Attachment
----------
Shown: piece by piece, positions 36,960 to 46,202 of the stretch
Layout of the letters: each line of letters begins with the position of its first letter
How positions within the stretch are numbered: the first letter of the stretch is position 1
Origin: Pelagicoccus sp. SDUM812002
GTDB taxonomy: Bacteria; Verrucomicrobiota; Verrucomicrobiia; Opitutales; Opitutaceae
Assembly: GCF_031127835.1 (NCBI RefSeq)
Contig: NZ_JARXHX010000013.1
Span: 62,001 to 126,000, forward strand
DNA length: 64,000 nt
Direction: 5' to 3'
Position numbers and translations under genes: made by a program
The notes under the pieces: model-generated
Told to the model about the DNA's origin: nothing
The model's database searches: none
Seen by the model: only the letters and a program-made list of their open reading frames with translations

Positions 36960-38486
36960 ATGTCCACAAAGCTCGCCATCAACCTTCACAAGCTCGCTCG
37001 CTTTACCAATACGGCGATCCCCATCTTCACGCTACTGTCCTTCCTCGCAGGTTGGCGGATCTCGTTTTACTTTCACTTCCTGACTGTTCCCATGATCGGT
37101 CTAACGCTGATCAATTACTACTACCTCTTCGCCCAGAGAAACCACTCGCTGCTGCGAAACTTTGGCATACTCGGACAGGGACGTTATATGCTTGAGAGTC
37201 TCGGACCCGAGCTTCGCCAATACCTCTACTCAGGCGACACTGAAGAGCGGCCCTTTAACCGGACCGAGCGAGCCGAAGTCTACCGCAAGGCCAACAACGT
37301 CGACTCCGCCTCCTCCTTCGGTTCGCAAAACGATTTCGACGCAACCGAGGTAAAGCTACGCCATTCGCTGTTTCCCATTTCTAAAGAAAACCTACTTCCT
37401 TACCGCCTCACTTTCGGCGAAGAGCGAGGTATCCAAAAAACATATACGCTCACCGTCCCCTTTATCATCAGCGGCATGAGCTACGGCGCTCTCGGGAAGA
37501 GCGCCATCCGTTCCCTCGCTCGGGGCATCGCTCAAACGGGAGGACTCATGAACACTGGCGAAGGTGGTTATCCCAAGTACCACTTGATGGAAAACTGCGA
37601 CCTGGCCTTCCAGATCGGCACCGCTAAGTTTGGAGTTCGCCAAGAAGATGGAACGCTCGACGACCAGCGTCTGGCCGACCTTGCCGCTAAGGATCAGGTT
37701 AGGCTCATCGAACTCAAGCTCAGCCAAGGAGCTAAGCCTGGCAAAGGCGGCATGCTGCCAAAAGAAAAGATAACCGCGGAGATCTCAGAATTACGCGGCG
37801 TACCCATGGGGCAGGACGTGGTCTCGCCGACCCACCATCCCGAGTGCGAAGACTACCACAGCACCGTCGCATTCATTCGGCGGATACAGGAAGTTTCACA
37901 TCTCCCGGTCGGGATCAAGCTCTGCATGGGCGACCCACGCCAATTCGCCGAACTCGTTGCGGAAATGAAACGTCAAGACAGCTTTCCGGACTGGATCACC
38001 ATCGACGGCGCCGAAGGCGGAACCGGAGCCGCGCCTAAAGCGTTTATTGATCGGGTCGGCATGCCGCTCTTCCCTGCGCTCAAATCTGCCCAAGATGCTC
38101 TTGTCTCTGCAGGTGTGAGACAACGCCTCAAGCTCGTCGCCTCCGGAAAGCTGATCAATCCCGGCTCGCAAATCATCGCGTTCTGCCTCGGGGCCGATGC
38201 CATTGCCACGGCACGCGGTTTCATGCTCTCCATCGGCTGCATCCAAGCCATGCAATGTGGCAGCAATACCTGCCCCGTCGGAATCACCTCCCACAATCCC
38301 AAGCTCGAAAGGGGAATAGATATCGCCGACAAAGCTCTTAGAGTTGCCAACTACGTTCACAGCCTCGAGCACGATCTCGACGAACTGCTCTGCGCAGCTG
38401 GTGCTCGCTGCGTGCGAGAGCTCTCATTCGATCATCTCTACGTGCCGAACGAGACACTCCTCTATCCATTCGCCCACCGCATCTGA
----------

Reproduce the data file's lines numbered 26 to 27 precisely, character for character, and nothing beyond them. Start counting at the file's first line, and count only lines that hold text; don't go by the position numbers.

37801 TACCCATGGGGCAGGACGTGGTCTCGCCGACCCACCATCCCGAGTGCGAAGACTACCACAGCACCGTCGCATTCATTCGGCGGATACAGGAAGTTTCACA
37901 TCTCCCGGTCGGGATCAAGCTCTGCATGGGCGACCCACGCCAATTCGCCGAACTCGTTGCGGAAATGAAACGTCAAGACAGCTTTCCGGACTGGATCACC